Printing and Embroidery
Heat transfer printing is a printing method that most often uses a heat press (iron). In this process, the heat presses a transfer sheet onto the garment.
DTG stands for Direct to Garment, a way of printing on textile surfacesIt is more cost effective for smaller orders and can last longer than screen printing.
Silk Screen Print
Silk screen printing is the process of printing through the use of an ink and a mesh. The mesh holds the ink and pulls it across to create an image on the paper.
Dye sublimation printing is an advanced printing process that produces high-quality images. In this process, the ink is heated until it’s vaporized.
High Density Print
High density screen printing is positive to create an image on heavy-weight cotton. It can provide a more detailed and vibrant image.
Flock printing is similar to screen printing but the process doesn’t use the screens. It prints the design using a flock of small fibers with ink.
Unlike traditional printing, which requires ink and paper, digital printing involves the use of a printer, a computer with software.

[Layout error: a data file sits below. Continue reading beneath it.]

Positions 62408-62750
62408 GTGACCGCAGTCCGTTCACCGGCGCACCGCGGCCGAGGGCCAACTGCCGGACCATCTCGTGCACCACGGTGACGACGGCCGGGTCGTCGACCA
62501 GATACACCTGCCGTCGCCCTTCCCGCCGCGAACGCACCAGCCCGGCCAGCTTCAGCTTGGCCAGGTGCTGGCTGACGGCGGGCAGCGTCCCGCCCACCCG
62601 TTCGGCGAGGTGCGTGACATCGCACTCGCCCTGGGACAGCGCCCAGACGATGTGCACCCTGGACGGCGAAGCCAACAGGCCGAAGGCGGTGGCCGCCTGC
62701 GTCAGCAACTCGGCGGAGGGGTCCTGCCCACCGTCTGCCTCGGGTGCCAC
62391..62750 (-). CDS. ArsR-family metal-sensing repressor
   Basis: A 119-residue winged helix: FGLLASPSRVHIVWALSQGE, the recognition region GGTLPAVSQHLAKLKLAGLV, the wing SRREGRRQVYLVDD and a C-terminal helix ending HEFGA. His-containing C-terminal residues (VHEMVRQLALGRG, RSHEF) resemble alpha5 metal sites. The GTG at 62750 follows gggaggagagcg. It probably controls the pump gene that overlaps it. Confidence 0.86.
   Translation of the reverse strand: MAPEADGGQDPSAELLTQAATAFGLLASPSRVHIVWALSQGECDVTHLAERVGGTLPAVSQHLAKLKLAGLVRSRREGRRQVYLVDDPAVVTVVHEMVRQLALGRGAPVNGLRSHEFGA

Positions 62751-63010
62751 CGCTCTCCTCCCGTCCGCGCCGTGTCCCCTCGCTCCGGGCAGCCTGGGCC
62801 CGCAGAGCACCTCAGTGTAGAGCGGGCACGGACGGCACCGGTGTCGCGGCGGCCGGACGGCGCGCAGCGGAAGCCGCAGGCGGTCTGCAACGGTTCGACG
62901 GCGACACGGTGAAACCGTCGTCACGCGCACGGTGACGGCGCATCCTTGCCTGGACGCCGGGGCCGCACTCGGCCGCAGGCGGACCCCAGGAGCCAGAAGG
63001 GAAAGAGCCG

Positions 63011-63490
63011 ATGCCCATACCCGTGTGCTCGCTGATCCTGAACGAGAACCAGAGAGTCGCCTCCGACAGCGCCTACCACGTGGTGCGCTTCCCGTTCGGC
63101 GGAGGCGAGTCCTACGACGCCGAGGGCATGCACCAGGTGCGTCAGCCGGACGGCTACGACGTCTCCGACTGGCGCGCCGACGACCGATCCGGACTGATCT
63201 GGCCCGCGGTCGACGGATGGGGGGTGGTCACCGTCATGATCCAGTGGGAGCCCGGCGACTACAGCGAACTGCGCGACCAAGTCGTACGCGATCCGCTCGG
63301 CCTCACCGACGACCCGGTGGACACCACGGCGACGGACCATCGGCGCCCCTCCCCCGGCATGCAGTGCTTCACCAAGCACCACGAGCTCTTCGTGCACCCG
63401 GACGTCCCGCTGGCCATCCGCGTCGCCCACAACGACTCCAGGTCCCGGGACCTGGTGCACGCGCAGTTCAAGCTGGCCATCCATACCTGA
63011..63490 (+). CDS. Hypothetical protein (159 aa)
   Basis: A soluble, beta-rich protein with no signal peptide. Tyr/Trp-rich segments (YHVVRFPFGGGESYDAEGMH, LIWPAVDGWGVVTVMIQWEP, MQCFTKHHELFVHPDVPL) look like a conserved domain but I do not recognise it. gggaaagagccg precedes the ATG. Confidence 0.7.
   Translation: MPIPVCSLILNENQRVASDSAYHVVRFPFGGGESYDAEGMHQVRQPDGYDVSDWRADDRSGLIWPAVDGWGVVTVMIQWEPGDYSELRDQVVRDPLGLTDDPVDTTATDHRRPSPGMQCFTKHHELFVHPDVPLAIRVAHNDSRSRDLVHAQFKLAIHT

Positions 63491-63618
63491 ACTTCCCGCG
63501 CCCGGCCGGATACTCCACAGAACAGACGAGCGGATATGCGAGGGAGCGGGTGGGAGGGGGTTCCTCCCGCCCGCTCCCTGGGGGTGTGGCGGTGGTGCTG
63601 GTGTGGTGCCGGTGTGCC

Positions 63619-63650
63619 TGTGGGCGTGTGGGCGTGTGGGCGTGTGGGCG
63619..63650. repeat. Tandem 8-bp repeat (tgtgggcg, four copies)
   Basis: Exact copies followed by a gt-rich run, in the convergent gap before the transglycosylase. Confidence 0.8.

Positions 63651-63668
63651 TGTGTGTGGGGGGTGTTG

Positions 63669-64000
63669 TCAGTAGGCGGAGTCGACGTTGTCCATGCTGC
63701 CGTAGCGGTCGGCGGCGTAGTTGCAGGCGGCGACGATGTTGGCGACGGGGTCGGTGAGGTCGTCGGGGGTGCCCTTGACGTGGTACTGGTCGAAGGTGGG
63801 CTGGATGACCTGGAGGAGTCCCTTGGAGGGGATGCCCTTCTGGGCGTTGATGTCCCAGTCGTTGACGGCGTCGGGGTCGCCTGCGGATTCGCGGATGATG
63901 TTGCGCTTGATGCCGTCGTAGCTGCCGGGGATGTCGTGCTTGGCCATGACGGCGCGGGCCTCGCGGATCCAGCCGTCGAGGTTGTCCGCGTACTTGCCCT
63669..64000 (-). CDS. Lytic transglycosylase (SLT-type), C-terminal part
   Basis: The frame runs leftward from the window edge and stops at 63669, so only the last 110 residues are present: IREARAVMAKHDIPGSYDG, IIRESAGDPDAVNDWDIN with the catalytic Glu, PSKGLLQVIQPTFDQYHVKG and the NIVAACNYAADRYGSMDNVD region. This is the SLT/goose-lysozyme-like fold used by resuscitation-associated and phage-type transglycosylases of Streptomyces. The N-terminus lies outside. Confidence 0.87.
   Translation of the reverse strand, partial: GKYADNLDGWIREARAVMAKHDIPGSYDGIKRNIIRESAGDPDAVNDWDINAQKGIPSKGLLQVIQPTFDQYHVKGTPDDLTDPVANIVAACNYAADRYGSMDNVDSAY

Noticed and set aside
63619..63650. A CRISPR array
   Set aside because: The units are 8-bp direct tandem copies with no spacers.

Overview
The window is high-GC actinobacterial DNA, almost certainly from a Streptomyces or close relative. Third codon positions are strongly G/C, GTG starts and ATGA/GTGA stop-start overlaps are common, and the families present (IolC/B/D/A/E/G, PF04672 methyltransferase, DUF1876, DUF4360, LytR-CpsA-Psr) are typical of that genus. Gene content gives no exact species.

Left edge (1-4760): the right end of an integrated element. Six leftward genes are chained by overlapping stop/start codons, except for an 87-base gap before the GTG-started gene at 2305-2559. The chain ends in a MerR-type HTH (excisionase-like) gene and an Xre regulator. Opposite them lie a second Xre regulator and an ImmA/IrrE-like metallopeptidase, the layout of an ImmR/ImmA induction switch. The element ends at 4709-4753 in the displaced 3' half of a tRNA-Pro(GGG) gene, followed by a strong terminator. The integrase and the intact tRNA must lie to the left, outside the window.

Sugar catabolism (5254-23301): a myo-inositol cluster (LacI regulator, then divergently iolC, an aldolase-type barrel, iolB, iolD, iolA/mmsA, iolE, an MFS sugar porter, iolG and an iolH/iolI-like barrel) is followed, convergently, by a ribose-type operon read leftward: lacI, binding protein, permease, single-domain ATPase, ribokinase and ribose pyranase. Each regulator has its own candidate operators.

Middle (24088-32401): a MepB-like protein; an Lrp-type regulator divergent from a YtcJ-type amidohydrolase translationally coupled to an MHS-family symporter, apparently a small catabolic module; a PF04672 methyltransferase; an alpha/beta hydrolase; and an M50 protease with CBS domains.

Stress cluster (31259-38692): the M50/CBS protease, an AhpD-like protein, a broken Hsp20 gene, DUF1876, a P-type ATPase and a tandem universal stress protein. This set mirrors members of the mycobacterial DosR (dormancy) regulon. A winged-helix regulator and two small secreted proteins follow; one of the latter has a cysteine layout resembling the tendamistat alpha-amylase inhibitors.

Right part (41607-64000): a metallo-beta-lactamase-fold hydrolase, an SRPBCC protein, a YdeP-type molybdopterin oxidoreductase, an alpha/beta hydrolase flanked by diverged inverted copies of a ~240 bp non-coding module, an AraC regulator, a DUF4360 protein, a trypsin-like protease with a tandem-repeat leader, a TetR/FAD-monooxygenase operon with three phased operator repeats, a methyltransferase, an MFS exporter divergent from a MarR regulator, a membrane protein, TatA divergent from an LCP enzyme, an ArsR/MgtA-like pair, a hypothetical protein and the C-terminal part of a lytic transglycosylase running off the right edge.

The main steps for resist dyeing are soaking and washing: the fabric soaked in water which helps open up the fibers for dyeing.
Clothing embroidery is the process of following up the chart and decorating fabric with needlework in thread. It can be done in many ways like cross-stitch.
Chenille patch is made up of chenille fibers which are fluffy and soft to touch. It has loops on sides. The looped patches are typically sewn to the garment.
Embossing is a process where fabric is pressed by a stamp or engraved rollers, leaving a pattern. Emboss printing on fabric creates a three dimensional quality.
Puff printing adds a 3-dimensional aspect to screen printing on garments. Puff ink is an ink additive that can slightly rise from the fabric when applying heat.